Most Americans are familiar with the term “Gold Star family,” referring to military families who have lost a loved one who served. Some might not know that the origin of the Gold Star designation is tied to the origin of Blue Star families.
More than one million, seven thousand family members support their military loved ones as members of this group. Not all military families are Blue Star families; we’ll explain why at the end of this article.
The Origins Of The Blue Star Family
In 1917, Army Captain Robert Queisser designed a service flag; motivated by his two sons serving in World War One, the flag as originally designed features a single blue star, which represents an individual family member serving in uniform.
It wasn’t long before this flag caught on with other parents of military members and the same year, an Ohio elected official announced that the Mayor of Cleveland as well as the Governor of the State of Ohio had “adopted” the Blue Star flag.
Flying the flag indicated a Blue Star family in residence. In the event that a loved one represented by a Blue Star died while serving or as a result of military service, the blue star was replaced by a gold star, hence the designation of Gold Star families.
This is the start of the Blue Star family movement, which also led to further consideration for Gold Star families as we’ll explore below. What makes a Blue Star family? Who is allowed to fly the Blue Star flag?
Specifications of the Blue Star Flag
Like many other formal and informal traditions, the Blue Star flag and acknowledgement of Blue Star families in general caught on with the Defense Department during World War Two. Eventually the DoD issued a list of guidelines to establish a formal use of the Blue Star flag; these guidelines regulated:
- The materials and manufacture of the Blue Star flag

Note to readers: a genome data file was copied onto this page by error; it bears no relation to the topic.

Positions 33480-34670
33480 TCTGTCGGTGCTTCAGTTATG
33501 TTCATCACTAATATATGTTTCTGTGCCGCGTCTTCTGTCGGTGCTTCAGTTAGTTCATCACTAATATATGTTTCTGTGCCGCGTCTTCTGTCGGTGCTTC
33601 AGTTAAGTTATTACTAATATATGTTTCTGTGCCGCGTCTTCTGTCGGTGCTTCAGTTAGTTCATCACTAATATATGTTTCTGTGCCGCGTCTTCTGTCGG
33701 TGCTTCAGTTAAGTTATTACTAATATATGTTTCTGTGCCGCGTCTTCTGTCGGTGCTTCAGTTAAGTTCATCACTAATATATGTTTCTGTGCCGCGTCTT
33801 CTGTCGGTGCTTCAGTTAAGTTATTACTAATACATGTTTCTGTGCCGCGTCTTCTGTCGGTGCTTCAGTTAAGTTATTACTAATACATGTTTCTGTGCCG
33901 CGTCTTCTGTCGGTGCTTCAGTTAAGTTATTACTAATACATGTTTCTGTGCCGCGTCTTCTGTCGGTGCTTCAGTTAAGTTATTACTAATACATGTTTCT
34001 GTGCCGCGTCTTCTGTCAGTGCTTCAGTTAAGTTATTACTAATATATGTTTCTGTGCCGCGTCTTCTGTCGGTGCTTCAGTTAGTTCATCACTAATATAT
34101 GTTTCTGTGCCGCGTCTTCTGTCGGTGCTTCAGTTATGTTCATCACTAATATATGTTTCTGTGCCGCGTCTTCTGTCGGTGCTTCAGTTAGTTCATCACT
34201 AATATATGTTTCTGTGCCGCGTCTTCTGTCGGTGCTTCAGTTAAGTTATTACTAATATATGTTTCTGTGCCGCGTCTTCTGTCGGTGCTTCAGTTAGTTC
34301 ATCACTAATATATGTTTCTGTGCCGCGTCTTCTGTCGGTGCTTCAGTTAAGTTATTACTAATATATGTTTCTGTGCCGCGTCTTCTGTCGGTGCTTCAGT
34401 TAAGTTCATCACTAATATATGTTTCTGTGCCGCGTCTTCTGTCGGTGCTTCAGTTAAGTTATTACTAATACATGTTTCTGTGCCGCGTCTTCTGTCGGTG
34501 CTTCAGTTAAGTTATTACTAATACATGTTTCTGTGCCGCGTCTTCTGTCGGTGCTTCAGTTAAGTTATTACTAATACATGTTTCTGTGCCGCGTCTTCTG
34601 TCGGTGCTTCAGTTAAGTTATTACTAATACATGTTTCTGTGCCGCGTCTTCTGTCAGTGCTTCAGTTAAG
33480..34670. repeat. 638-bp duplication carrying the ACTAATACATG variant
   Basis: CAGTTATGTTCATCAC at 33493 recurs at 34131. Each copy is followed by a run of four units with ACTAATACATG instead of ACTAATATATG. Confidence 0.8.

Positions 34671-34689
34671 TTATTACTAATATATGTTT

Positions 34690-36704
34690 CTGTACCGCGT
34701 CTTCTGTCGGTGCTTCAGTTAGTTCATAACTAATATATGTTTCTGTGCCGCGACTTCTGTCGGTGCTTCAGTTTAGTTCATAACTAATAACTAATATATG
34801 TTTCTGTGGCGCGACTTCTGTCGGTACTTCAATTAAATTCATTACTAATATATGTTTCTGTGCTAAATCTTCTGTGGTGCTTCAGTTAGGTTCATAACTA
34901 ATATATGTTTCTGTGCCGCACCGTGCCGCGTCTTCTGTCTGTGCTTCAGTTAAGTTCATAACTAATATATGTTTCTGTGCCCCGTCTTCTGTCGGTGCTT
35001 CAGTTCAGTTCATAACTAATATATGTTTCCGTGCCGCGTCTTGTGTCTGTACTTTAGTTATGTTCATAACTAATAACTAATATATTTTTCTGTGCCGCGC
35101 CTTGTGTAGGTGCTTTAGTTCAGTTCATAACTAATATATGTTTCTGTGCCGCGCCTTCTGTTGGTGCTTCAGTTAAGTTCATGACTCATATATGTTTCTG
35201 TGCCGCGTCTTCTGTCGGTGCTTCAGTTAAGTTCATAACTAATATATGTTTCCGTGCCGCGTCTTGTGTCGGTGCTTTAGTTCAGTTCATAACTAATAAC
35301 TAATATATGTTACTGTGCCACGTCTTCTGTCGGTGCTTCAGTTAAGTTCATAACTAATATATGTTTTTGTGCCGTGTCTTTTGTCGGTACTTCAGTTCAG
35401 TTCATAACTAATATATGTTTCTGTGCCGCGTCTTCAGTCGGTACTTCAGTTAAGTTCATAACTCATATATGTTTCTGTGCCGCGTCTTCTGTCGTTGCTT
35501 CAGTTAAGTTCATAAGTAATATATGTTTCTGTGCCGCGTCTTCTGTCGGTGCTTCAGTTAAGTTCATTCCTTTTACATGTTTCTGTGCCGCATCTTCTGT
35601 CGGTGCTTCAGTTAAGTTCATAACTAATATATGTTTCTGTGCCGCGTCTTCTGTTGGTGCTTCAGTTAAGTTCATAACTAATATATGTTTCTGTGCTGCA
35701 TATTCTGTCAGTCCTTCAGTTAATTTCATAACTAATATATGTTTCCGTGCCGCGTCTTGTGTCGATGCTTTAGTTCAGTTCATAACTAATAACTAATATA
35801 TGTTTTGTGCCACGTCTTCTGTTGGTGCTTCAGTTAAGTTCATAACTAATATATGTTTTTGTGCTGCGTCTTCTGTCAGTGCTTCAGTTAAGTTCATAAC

- Who is authorized to fly the Blue Star flag
- Under what circumstances can the Blue Star flag be flown
The Blue Star flag, as specified by federal regulation, is described as an 8.5-by-14-inch white field with “one or more blue stars sewn onto a red banner”.
The total size of the flag (as opposed to the size of the white field on the flag) may vary but in general it should be proportional to the U.S. flag. Today, families display these banners when they have a loved one serving in the U.S. Armed Forces.
Who Is Permitted To Fly A Blue Star Flag?
The Department of Defense has specific regulations covering who is allowed to fly the Blue Star flag. Immediate family members are permitted, to include any of the following people related to a service member:
- Stepchildren, stepsiblings, half-siblings
- Adopted parents
- Adopted children and adopted siblings of a United States service member.
A Blue Star flag may also be flown by an organization to honor the service members of that organization serving during a period of hostilities or war.
The contemporary blue star represents one family member serving; today’s Blue Star flag may contain as many as five stars. As with the original version of the flag, if a military family member dies, a gold star is placed over the original blue star.
The Blue Star Lapel
The flag itself wasn’t the only thing the government wanted to regulate when there was still a Department of War; a matching Blue Star service lapel was also authorized and it, too, had restrictions on who could wear it and under what circumstances.
This all came about when the DoD authorized both flag and service lapel. The Department of Defense authorized the service flag and service lapel on Dec. 1, 1967 via an act of Congress in the form of United States Code 179-182.
Use Of Blue Star Service Banners After World War Two
Some military traditions come and go. Use of Blue Star flags or banners had that experience; the flags were popular in both World Wars but were not as visible or as popular during the Korean conflict or the Vietnam war.
But after the 9/11 terror attacks on U.S. soil in Washington D.C. and New York City, veterans groups including the American Legion made a concerted effort to bring back the Blue Star flag. Today we honor both Blue Star families and Gold Star families with them.
What Makes A Blue Star Family?
Not every military family is a Blue Star family. That is because those authorized to fly the Blue Star flag are those who have immediate family members who serve in the military during a time of conflict.
Subsequently, a Gold Star family is defined as the immediate family of a military member who has died while serving during a time of military conflict.
Joe Wallace is a 13-year veteran of the United States Air Force and a former reporter for Air Force Television News
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